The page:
How safe are your savings?

May 17, 2011

Let’s say a broker or banker offered you a way of reaping market gains while protecting your principal. You’d jump at it, wouldn’t you?

Thousands did and were burned to the tune of more than $113 billion in complex “structured” products since 2008, including Florida businessman Charles Replogle and his 86-year-old mother. They were told that the principal-protected notes sold by UBS Financial Services were safe. He bought the six-percent-yielding Lehman Brothers notes from UBS for his mentally disabled brother and mother.

Replogle trusted his broker, a friend whom he had known since he was nine. The Replogles lost every penny of the $130,000 they invested in the notes when Lehman went bust in September, 2008.

“There was no mention of Lehman Brothers,” Replogle said. “I felt UBS deceived us. You can’t sell a guaranteed product and not guarantee it.”

UBS neither admitted nor denied that it was involved in wrongdoing, even though it was fined a paltry $2.5 million by the securities industry self-regulator FINRA on April 11 and ordered to pay $8.25 million in restitution for “omissions and statements that effectively misled investors.” UBS sold about $1 billion of these dogs.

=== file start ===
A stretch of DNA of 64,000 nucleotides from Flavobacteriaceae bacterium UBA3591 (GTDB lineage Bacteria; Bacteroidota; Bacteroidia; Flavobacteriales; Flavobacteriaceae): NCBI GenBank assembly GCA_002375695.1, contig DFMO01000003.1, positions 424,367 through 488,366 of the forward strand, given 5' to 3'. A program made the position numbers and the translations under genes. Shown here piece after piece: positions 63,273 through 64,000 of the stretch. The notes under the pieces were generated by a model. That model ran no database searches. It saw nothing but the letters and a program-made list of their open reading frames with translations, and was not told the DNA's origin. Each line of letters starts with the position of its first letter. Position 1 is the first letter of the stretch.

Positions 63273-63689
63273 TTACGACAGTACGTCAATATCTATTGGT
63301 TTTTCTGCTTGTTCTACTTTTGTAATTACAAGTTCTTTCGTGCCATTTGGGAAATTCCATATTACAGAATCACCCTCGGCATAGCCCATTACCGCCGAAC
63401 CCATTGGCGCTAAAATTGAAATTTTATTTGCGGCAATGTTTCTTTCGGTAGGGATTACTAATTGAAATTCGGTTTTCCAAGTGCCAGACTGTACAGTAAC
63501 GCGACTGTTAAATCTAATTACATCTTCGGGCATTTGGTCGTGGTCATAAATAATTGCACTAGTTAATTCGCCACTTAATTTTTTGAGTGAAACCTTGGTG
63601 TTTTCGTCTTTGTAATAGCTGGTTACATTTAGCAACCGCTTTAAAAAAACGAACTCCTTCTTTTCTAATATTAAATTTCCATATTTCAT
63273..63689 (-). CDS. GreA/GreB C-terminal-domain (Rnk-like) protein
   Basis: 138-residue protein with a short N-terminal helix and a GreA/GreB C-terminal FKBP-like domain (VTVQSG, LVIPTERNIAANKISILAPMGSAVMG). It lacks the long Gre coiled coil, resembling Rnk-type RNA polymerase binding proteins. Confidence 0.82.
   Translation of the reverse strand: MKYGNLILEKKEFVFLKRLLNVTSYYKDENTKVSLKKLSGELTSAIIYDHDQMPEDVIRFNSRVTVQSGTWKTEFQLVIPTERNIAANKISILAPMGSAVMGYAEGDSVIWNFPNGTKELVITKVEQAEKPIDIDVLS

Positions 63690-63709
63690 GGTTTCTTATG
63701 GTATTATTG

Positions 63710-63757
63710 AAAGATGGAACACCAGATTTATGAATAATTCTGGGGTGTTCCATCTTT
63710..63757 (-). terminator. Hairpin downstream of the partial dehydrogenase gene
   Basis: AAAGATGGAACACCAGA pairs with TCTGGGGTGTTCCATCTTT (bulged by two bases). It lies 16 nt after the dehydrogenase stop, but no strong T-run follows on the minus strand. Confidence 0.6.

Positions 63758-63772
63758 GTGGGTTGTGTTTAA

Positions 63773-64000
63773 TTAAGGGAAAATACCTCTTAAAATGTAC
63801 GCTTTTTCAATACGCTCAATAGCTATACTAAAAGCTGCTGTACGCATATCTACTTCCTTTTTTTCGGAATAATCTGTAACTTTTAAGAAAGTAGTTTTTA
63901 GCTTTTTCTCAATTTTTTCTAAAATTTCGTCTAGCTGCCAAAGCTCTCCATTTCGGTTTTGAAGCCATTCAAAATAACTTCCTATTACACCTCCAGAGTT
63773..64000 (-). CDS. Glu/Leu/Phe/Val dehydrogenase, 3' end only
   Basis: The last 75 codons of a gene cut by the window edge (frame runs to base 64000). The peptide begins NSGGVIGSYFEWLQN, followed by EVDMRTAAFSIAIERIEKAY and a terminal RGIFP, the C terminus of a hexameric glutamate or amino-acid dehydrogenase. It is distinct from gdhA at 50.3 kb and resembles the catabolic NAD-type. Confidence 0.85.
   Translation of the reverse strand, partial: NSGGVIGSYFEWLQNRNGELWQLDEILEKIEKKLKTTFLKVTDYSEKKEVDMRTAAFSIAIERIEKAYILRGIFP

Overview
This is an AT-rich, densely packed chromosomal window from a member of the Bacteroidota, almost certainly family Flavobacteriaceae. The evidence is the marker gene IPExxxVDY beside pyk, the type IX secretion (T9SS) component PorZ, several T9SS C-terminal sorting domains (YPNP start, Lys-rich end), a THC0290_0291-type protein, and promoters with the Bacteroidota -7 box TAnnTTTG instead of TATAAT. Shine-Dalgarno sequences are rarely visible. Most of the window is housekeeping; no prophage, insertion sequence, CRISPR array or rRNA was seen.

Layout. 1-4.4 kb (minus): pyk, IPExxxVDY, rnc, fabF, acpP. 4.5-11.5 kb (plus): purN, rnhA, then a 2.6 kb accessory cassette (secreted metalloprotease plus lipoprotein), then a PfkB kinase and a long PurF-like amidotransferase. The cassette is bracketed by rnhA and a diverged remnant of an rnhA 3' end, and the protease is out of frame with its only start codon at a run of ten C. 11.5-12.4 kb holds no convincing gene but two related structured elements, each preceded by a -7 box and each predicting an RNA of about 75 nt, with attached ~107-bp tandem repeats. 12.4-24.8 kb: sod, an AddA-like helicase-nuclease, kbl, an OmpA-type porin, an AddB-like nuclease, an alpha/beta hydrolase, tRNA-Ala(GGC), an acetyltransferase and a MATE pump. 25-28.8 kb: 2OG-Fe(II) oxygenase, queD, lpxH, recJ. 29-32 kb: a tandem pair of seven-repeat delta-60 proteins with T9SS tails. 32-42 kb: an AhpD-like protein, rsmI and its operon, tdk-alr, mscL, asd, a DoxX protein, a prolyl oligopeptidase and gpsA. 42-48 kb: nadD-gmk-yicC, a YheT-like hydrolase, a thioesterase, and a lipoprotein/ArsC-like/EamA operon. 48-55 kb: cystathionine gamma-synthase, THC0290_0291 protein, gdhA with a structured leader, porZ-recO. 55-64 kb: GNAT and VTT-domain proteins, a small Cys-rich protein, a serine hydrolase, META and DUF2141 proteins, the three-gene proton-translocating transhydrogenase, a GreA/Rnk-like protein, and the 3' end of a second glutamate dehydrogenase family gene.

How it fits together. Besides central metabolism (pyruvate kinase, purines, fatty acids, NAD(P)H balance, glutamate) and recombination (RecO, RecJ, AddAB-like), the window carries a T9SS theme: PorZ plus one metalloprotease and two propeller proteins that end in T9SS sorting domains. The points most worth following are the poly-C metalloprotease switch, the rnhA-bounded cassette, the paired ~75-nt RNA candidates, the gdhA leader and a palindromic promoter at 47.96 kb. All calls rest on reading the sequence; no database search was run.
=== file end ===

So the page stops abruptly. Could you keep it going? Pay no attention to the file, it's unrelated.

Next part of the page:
(A UBS spokeswoman told Reuters on April 11 that the bank “pleased” to settle the case, which concerned “a limited number of investors who purchased certain Lehman principal protection notes during a discrete 3 1/2 month period of time.” She said a “significant majority” of UBS’s sales of Lehman structured products were conducted properly.)

If the Replogles were the victims of a Madoff-like Ponzi scam, you could shrug your shoulders and attribute the incident to outright fraud.

Yet “structured” products like the Lehman notes were — and continue to be — sold to investors by major banks and brokers. These vehicles are loaded with derivatives, which are risky bets on underlying investments. They were found in everything from plain-vanilla bond mutual funds that contained mortgage securities (that tanked) to exotic “reverse convertibles.”

I know this subject particularly well since I spent more than a year studying them under a grant from the Nation Institute and published by Demos, the New York-based progressive think tank.

Many of these highly risky products were sold to older, conservative investors who just wanted to get a better yield in a single-digit-return environment.

What’s the common thread in all of this? Wall Street continues to peddle opaque, illiquid complex investments that most people don’t understand. It was a $52 billion market for banks and brokers last year because it’s highly profitable. They promise to shield principal from downside risk, and use derivatives to do it — but don’t clearly disclose how they do it or the total risks involved.